Identifying and deploying RPA systems is a significant part of what we at Embark do every single day. As such, we understand that to some, the language involved can be a touch on the overwhelming side so, to save you a confused look on your face and perhaps a headache or two, we’ve put together some definitions of the different roles involved in the process. Please note that some of the terminologies might change between vendors but, for the most part, these definitions will give you a needed headstart in RPA Verbiage 101.
- Process Developers: They define actions the bots will ultimately be responsible for completing. Process developers ensure the bots have the correct integrity requirements and maintain stability of the control environment throughout the automation process. For example, if a bot won’t need access to multiple applications, process developers make sure their access is strictly limited only to what they need.
- Control Room: In this instance, control refers to the place that will monitor the bot’s activities, jobs, and progress. The control room, sometimes referred to as orchestrator depending on the vendor, is also where we assign the bot’s actual actions and where the process developers work.
- Bots: Bots can either be virtually hosted or physically hosted on someone’s computer. From either place, the bots interact with the user and the different applications involved in the process.
- Business Users: These are human users and subject matter experts that review and resolve expectations, exceptions, and escalations. If an issue arises that prevents the bot from proceeding, a business user is alerted to fix the problem or escalate it.
- Applications: A wide-sweeping term that includes the business applications, tools, and whatever else the bots will be performing actions within. The process developers specify all of the applications involved and the control room instructs them.
Deployment and Delivery
The deployment phase will change based on the scale of the project, beginning with a proof of concept that includes a readiness check as well as understanding and strategizing to prove that the process works while also demonstrating its benefits. That initial step segues into a second readiness check where we determine the necessary scale and design, then configure and test the process. Finally, we enter the delivery phase and deploy the RPA.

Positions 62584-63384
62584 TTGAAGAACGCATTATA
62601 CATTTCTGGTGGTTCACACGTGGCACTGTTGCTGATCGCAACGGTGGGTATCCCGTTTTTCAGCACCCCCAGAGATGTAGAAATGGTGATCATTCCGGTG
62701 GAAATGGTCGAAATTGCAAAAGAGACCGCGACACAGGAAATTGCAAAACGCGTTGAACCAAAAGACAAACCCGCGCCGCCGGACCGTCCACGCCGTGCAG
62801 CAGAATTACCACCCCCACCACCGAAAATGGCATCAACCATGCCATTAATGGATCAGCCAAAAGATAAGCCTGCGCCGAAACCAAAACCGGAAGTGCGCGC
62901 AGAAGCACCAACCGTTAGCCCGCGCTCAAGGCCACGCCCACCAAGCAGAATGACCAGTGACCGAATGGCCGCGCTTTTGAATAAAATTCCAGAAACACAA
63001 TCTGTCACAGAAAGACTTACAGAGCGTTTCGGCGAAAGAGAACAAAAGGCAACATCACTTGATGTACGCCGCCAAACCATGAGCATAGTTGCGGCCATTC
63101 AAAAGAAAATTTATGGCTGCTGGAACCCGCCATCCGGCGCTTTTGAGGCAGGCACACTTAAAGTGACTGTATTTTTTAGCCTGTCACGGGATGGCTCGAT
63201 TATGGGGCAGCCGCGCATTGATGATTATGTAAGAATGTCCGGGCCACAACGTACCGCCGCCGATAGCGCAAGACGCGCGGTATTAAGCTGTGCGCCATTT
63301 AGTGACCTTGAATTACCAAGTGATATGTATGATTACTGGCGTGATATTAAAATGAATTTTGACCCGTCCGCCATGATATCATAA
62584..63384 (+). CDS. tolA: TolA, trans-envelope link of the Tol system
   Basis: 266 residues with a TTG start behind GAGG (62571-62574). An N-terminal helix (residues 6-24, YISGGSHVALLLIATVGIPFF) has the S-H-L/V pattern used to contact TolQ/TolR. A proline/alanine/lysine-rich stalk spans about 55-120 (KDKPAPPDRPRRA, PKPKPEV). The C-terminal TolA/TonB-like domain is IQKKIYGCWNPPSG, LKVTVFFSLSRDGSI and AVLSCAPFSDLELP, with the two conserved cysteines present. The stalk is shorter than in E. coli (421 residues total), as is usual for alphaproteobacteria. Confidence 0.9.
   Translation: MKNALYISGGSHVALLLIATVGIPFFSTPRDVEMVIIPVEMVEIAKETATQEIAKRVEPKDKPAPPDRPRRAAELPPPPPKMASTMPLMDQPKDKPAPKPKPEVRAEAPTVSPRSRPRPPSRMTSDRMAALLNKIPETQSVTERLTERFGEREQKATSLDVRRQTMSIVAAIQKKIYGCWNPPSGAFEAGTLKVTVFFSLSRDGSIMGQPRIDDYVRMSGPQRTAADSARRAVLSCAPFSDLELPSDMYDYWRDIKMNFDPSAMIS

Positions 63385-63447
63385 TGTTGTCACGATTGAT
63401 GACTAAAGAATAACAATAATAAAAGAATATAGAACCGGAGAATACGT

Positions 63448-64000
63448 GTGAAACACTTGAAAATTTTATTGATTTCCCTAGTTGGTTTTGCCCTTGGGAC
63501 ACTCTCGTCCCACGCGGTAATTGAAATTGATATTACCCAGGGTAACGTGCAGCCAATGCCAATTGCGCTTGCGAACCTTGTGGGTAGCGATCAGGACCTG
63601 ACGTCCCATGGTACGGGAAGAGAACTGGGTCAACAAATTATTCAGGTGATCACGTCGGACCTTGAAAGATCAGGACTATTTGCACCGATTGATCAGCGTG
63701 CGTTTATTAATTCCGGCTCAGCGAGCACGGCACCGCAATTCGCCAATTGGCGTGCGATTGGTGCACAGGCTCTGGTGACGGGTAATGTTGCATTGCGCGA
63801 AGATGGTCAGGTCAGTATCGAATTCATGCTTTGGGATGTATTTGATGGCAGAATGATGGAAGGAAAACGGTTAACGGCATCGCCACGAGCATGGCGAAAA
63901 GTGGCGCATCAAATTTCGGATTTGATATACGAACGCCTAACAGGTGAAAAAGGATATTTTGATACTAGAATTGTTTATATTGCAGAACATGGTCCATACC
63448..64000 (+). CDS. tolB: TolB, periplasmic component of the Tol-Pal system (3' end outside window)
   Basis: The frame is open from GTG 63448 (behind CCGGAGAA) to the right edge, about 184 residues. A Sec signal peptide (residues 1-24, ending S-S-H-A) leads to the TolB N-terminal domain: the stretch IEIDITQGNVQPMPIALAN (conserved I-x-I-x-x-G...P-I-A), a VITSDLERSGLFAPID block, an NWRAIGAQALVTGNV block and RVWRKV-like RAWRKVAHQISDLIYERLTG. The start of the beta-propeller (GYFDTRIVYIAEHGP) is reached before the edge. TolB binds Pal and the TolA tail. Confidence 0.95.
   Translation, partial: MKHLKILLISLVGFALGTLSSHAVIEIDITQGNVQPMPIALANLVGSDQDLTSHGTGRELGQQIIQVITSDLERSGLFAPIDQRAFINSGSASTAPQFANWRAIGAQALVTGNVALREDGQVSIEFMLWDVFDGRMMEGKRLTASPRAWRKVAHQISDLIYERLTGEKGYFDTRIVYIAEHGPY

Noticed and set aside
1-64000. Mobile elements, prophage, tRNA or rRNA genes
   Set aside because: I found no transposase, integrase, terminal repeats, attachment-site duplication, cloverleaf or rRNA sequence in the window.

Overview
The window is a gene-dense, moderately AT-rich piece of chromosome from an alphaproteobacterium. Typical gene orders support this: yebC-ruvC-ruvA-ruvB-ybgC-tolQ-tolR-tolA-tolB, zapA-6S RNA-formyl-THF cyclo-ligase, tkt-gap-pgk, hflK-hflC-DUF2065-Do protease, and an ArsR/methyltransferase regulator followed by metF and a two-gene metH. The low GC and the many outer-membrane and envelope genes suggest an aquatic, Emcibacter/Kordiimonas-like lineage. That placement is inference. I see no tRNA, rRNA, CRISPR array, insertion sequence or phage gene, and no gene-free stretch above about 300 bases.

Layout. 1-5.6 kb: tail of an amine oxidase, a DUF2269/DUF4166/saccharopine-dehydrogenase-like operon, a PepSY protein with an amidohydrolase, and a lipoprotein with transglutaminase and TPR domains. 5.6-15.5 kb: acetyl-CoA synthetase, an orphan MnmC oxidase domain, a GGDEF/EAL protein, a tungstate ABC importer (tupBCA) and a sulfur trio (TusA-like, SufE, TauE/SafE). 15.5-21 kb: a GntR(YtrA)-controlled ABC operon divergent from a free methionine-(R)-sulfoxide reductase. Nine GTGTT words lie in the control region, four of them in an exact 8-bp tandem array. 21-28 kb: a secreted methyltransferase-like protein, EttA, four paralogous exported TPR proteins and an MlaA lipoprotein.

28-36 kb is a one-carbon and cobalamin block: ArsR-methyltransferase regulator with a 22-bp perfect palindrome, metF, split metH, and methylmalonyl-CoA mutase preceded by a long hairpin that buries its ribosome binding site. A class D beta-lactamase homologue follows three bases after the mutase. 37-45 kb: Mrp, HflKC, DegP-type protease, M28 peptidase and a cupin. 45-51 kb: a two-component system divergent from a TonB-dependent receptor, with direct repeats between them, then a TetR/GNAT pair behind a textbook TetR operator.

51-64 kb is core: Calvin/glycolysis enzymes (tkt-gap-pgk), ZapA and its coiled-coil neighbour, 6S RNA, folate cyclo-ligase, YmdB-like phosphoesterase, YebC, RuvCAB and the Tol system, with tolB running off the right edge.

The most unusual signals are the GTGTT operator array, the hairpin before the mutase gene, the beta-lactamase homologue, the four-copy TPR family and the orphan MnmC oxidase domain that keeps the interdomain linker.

Think of deployment and delivery as a wheel, given its different fluid and overlapping parts. Depending on the number of processes you ultimately automate, you can have multiple processes overlapping as you look to automate new ones. As the process evolves, it’s crucial to remember that what starts as a proof of concept becomes a relatively larger pilot to, finally, reach full deployment.
Establish the Center of Excellence
As part of the deployment process, it is important to establish an onsite center of excellence that governs and monitors the entire process while also dispensing tasks. In this phase, we provide training to subject matter experts to eventually transfer ongoing support and maintenance needs from the vendor to the organization itself once the team is comfortable automating, monitoring, and troubleshooting the system. After the deployment and implementation is complete, future change management, task management for the bots, incidents with the bots, and information management will likewise flow through the center of excellence.
At the beginning of our discussion on RPA, you might have had a vague idea of what it was about but nothing too elaborate. Now that we’ve gone through our entire approach – from understanding your needs and choosing a vendor, to deploying and delivering a final product – we hope you have a better understanding of the benefits and expertise Embark brings to the process. Now let’s all gather whatever clothes and canned food we can to prepare for the inevitable onslaught of our robotic overlords.